Oh Kegels… these pelvic floor exercises certainly get a lot of press, but do they work? And are they actually helpful?
I saw a specialist to get my pelvic floor evaluated after six pregnancies. One of those oh-so-fun things we get to do as women. The good news? Shockingly – no diastasis or pelvic floor problems for me. But I had a fascinating conversation with the therapist about Kegel exercises and what actually works to improve pelvic floor health.
Turns out that Kegels have their place, but they aren’t for everyone and they were never intended to be a stand alone exercise as many women use them today. Strengthening the pelvic floor is important, but Kegels may not be the best way.
What Are Kegels?
Kegel exercises are one of the many exercises that can strengthen the pelvic floor (also known as the pelvic diaphragm). These exercises are named after gynecologist Dr. Arnold Kegel who published a paper in 1942 explaining the benefits of strengthening the pelvic floor. He found that improving muscle tone in this area helped stop urinary incontinence but also seemed to improve orgasm in women.
Dr. Kegel also invented a device for measuring pelvic floor strength. The original exercises he recommended included the use of a bladder-shaped resistance aid (here is a version similar to the one he recommended, and here is the more modern version). So, unlike what many of us are told practice today, the original Kegels were not just simple contract and release exercises.
This is the reason that many pelvic floor therapists recommend Kegel exercise weights or even stone eggs in conjunction with Kegel exercises. My physical therapist explained that Kegels without weights are somewhat like just squeezing your arm muscle, while adding the weight is like using a dumbbell in arm exercises. Both can be effective, but adding a weight will provide better results over the long term.
Benefits of Kegel Exercises?
The pelvic floor is actually composed of several layers of muscles that connect in opposite directions. Many people envision the vagina as a tube that simply squeezes and releases, but the pelvic floor is much more complex and has several layers that all work together. In some cases, Kegels are helpful to tighten the pelvic floor. But some women have a pelvic floor that is too tight and needs to be relaxed.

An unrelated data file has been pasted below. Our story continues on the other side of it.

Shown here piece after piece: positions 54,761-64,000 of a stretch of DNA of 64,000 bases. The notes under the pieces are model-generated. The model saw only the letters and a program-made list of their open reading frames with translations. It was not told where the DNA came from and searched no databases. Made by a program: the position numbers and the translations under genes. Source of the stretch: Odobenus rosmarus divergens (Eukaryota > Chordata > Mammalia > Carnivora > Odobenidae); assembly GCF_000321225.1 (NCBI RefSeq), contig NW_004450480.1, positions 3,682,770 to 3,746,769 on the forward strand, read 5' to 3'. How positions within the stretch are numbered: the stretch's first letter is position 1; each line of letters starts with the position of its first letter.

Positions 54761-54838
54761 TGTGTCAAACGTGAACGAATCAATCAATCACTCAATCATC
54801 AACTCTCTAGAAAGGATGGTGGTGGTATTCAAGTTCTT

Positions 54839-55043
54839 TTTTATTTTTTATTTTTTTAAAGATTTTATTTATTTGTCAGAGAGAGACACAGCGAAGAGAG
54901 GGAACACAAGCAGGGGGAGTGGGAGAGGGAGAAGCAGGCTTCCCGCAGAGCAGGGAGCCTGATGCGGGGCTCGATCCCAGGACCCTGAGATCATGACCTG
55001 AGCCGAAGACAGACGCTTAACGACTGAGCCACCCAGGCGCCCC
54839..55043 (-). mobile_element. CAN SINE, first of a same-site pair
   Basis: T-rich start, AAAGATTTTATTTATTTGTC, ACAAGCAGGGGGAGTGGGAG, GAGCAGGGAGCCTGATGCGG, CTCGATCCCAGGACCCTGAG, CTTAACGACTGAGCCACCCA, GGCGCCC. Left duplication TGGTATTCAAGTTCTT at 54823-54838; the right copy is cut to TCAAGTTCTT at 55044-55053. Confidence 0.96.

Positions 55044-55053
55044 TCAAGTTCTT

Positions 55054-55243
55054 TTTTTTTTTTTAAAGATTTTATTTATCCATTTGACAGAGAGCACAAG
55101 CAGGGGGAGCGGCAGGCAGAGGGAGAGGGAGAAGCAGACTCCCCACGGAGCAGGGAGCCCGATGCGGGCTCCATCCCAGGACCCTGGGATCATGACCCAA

As Dr. Brianne Grogan, DPT, explains:
Kegels are not for everyone. Some women hold chronic tension in the pelvic floor muscles and their muscles are short and tight most of the day. This often results in pain with intercourse, difficulty initiating urination, a feeling of tension or pain in the pelvic area, and the feeling that “no matter how many kegels I do I still don’t see results!”
For these individuals, kegels should be avoided.
I recommend seeking the care of a women’s health physical therapist who can help you release the pelvic floor muscles and re-balance pelvic floor length and tension using other, more appropriate, exercises.
Now before we throw out kegels altogether, we need to remember: kegels are not “bad.” They are simply an isolated contraction and relaxation of a muscle group, similar to a biceps curl or a hip extension! And for many women (barring the women described above), knowing how to “kegel” can be a great way to improve body awareness and even to spice up one’s sex life.
Successful isolation and contraction of the pelvic floor muscles helps functionally, as a “back-up” to prepare for a big cough/sneeze, when you really have to hold your bladder because there’s no bathroom nearby, or when lifting/pushing/pulling something heavy.